FRESH, October 25, 2022: New York Governor Must Decide Fate of Partial Crypto-Mining Moratorium

October 25, 2022

Fresh is a biweekly newsletter from Circle of Blue that unpacks the biggest international, state, and local policy news stories facing the Great Lakes region today. Sign up for Fresh: A Great Lakes Policy Briefing, straight to your inbox, every other Tuesday.

— Brett Walton, Interim Fresh Editor

This Week’s Watersheds

  • Enbridge will pay $11 million for water quality violations in northern Minnesota connected to its Line 3 oil pipeline project.
  • The federal government awards $18.9 million in harmful algal bloom research and monitoring grants.
  • Pennsylvania takes another step toward regulating two PFAS in drinking water.
  • Detroit has $100 million to accelerate the replacement of lead drinking water pipes.

The future of the cryptocurrency industry is at stake in New York as the governor considers a moratorium on certain forms of crypto-mining.

“I’m sort of flabbergasted at the lack of a balanced conversation [about] an industry that is using so much energy.” – Assemblymember Anna Kelles, the lead sponsor in the New York Assembly of a bill to place a two-year moratorium on some new cryptocurrency mining operations in the state.

A bill that passed both chambers of the New York Legislature is being framed as a referendum on the future of the cryptocurrency industry in the state. Gov. Kathy Hochul has not yet indicated whether she will sign the two-year moratorium, New York Focus reports. The bill would pause new crypto-mining operations that use fossil fuels, but projects using hydropower would not be affected. All current mining proposals in the state would use hydropower, but the crypto industry is still worried. Industry lobbyists fear that the bill is an entry point for additional restrictions on an energy-hungry venture.

Fresh from the Great Lakes News Collaborative

The Great Lakes News Collaborative includes Bridge Michigan; Circle of Blue; Great Lakes Now at Detroit Public Television; and Michigan Radio, Michigan’s NPR News Leader. We work together to produce news and information about the impact of climate change, pollution, and aging infrastructure on the Great Lakes and drinking water. This independent journalism is supported by the Charles Stewart Mott Foundation. Find all the work here.

Pennsylvania Is a Step Closer to Regulating Two PFAS in Drinking Water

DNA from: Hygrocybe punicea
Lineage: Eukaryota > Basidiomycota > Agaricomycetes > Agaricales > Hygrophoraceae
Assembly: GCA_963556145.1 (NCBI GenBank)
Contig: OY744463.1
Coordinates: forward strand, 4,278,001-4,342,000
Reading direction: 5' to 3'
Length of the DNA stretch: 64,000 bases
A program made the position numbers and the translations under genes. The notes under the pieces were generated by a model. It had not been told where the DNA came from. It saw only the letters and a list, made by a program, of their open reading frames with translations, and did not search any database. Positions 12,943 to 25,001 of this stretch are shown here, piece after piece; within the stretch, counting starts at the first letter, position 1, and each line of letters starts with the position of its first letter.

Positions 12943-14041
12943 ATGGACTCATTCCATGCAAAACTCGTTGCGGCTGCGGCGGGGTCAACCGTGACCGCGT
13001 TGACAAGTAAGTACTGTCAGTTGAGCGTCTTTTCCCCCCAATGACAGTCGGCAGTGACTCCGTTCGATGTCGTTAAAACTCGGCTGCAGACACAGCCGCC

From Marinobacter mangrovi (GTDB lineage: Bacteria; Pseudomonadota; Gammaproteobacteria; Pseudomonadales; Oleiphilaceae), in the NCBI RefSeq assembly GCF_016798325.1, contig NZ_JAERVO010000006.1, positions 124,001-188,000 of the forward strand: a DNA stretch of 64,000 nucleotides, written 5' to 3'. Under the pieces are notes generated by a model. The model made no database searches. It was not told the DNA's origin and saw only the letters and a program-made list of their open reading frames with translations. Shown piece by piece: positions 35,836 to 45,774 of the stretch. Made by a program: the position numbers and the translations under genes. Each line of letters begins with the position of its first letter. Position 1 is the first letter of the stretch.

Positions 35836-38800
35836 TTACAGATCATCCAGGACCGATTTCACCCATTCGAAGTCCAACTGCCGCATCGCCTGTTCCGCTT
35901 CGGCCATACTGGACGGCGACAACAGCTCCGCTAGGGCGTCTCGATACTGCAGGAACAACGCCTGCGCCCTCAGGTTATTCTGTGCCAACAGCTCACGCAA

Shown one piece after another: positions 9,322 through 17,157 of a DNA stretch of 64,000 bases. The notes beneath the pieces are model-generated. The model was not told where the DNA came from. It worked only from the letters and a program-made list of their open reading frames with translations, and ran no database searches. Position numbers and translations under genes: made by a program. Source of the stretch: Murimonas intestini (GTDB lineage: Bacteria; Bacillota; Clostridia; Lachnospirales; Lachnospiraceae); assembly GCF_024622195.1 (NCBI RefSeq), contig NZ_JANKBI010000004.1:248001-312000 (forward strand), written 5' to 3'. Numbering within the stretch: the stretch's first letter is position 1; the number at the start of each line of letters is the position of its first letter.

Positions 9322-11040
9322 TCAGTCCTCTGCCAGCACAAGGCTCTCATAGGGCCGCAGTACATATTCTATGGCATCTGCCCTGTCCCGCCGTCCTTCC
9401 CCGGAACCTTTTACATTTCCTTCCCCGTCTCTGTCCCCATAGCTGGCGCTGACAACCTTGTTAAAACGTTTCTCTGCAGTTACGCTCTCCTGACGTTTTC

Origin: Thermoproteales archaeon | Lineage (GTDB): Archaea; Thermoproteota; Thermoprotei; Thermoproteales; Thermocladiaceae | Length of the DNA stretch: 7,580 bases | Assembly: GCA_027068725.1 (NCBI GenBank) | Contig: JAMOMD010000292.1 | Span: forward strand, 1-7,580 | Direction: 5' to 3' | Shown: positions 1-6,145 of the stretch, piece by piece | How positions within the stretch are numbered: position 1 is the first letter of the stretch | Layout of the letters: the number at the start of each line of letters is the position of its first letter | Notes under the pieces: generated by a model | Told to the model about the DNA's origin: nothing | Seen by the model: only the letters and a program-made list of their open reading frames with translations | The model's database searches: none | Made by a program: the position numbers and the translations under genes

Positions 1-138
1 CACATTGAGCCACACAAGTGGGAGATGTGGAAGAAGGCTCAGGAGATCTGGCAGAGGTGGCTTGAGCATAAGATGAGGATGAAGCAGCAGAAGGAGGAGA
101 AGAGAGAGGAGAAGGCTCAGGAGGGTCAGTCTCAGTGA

A state panel voted in favor of setting limits on two PFAS chemicals in drinking water. By a 15 to 3 margin, the Environmental Quality Board agreed to restrict the concentration of PFOA to 14 parts per trillion and PFOS to 18 parts per trillion. The U.S. Environmental Protection Agency is in the process of setting federal standards. It intends to issue a draft proposal by December. Environmental advocates in Pennsylvania told WHYY that the state shouldn’t wait on a federal process that could take another year to finalize. Pennsylvania’s process is not yet complete, either. To come into effect, the regulations still need to be approved by a review board and the Office of the Attorney General.

In context: EPA Warns of Health Problems When PFAS Levels in Drinking Water Are Inconceivably Tiny

In the News

HARMFUL ALGAL BLOOMS: The U.S. government awarded $18.9 million in research and monitoring grants for harmful algal blooms along the marine coasts and Great Lakes. The funding includes research into the effect of acidic waters on bloom formation in the Great Lakes and pilot projects for a national monitoring network.

LINE 3: Minnesota agencies fined Enbridge Energy $11 million for water quality violations linked to the construction of its Line 3 oil pipeline, the Associated Press reports. Those violations include illegal discharges of stormwater into wetlands and releases of drilling mud. The company also drilled into aquifers that it shouldn’t have.

Looking Ahead

LEAD SERVICE LINES: Thanks to state and federal dollars, the Detroit Water and Sewerage Department now has $100 million to accelerate the removal of lead drinking water pipes. The department said the extra money, which primarily comes from federal pandemic relief funds, will increase lead service line replacements from 700 per year to 5,000 annually for the next three years. About 80,000 lead services in the city need to be replaced.

Upcoming Events

  • October 26, 2022: Great Lakes Water Authority board meeting —web link
  • October 28, 2022: Great Lakes Water Conference, “Public Health and Water” — register
  • November 8, 2022: International Joint Commission, Reflections on Great Lakes Water Quality Progress (Lake Superior and the St. Mary’s River) —register

Other News

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